As many as 2000 terminally ill patients, amputees and cancer sufferers have been forced to go without their cannabis-based pain relief after two police busts involving so-called 'green fairies'.
Green fairies provide cannabidiol products either free of charge or for a small fee to those who say it helps ease their pain.
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Joan Cowie has stage four lung cancer and chronic obstructive pulmonary disease (COPD).
But the man who supplies her cannabis-based balm, which eases the pain of her conditions, has been arrested.
"He's the man that gives me hope," Ms Cowie says.
"He has heart problems, he has COPD and it's helped him so he's the man that gives me hope."
The man, who for legal reasons can't be identified, is one of two so-called green fairies facing charges for possessing, cultivating and supplying cannabis products.
He told Newshub it's difficult to say no to sick people.
"When you know how well I've been helped and how easily I've been helped by something so simple."
He supplies cannabis-based balms and oils free of charge or for a small koha to hundreds of terminally ill patients, amputees and cancer sufferers like Ms Cowie.
After his arrest her supply is dwindling - and she knows her pain will return.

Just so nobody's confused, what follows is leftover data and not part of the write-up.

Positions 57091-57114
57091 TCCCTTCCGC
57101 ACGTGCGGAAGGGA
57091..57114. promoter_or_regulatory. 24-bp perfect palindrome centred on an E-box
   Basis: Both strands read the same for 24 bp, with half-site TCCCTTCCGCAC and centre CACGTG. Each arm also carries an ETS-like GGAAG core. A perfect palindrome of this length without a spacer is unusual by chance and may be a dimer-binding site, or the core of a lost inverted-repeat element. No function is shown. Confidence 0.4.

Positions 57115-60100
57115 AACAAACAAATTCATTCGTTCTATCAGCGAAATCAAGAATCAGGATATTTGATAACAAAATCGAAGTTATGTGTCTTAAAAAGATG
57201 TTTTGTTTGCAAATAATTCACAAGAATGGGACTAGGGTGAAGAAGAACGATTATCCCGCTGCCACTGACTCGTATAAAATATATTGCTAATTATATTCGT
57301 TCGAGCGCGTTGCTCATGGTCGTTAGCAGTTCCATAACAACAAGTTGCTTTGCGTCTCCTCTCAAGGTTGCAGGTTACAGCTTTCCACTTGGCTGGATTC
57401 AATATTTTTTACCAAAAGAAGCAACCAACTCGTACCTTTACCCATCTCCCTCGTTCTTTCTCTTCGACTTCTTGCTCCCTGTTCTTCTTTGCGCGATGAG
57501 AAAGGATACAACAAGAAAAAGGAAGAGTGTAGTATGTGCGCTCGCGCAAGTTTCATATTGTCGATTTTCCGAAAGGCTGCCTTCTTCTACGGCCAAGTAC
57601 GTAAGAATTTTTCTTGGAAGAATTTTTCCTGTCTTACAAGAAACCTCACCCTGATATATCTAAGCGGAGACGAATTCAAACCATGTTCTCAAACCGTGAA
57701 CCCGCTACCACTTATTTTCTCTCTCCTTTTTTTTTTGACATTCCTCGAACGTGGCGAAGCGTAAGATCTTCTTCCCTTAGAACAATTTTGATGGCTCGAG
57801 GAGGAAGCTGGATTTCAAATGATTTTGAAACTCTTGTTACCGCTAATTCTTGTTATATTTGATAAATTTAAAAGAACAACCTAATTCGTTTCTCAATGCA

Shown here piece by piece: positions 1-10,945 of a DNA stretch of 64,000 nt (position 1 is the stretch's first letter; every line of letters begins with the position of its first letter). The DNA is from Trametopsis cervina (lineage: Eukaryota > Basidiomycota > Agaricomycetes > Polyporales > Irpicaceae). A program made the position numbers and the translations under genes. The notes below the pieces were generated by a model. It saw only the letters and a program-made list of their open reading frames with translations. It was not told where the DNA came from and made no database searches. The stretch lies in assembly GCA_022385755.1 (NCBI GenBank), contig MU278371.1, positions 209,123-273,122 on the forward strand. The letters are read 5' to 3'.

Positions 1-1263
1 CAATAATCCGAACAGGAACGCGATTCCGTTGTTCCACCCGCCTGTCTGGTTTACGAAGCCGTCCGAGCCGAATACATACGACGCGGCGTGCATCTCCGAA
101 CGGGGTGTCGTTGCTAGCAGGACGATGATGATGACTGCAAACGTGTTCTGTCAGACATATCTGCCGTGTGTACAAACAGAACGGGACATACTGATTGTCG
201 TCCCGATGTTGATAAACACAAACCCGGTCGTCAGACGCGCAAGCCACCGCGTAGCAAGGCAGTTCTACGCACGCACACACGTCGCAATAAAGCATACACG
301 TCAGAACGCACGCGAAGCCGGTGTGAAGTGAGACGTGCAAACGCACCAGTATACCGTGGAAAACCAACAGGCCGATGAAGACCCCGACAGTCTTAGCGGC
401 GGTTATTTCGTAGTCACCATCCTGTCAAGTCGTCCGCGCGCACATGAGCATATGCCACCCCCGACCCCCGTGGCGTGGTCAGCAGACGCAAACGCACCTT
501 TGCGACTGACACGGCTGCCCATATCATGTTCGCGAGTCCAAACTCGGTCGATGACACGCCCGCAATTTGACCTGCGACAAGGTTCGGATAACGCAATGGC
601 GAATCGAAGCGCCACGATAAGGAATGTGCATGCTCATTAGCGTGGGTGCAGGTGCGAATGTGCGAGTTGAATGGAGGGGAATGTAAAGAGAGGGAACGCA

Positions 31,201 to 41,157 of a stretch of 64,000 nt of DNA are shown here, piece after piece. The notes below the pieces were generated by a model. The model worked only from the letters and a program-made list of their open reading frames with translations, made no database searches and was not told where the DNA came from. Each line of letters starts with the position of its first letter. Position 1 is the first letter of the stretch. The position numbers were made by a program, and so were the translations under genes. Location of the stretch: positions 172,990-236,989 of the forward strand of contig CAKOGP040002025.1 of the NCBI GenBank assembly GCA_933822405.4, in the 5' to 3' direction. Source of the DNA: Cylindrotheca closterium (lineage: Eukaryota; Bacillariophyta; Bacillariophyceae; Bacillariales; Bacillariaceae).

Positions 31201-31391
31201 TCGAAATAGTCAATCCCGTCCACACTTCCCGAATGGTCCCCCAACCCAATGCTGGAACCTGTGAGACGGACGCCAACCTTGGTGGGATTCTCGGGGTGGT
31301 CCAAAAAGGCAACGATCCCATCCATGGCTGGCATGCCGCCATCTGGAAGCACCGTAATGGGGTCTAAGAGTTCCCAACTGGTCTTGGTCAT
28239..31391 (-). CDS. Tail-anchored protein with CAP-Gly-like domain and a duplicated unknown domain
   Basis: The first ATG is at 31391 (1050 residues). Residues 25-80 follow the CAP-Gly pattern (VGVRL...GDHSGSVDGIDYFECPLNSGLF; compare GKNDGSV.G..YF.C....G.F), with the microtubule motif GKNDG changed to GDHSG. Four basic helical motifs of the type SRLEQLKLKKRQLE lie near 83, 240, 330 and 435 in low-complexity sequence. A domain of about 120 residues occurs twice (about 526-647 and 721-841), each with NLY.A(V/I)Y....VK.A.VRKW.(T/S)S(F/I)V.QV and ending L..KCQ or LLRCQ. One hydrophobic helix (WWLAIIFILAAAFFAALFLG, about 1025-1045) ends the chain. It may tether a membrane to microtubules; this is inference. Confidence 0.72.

"It's cruel. You know there are a lot of people out there that are like that."
Studies have shown one in 20 Kiwis over the age of 15 have used cannabis for "medical purposes".
Ms Cowie has joined a support group with other users who say pharmaceutical pain relief like morphine and codeine leave them feeling nauseous and sick.
The mother of six and grandmother of eight says she's not a stoner, and says her medicine has a purpose.
"Some days with my chest and that, I don't feel any pain."
She doesn't know how long she has to live, but has a message for the government and the police who arrested her 'green fairy'.
"We're not hurting anybody. We're just trying to heal ourselves or make our lives a bit better."
The man charged with cannabis offences has been released on bail.
Police say their role is to enforce the law, but officers do have discretion over cannabis offences on a case by case basis.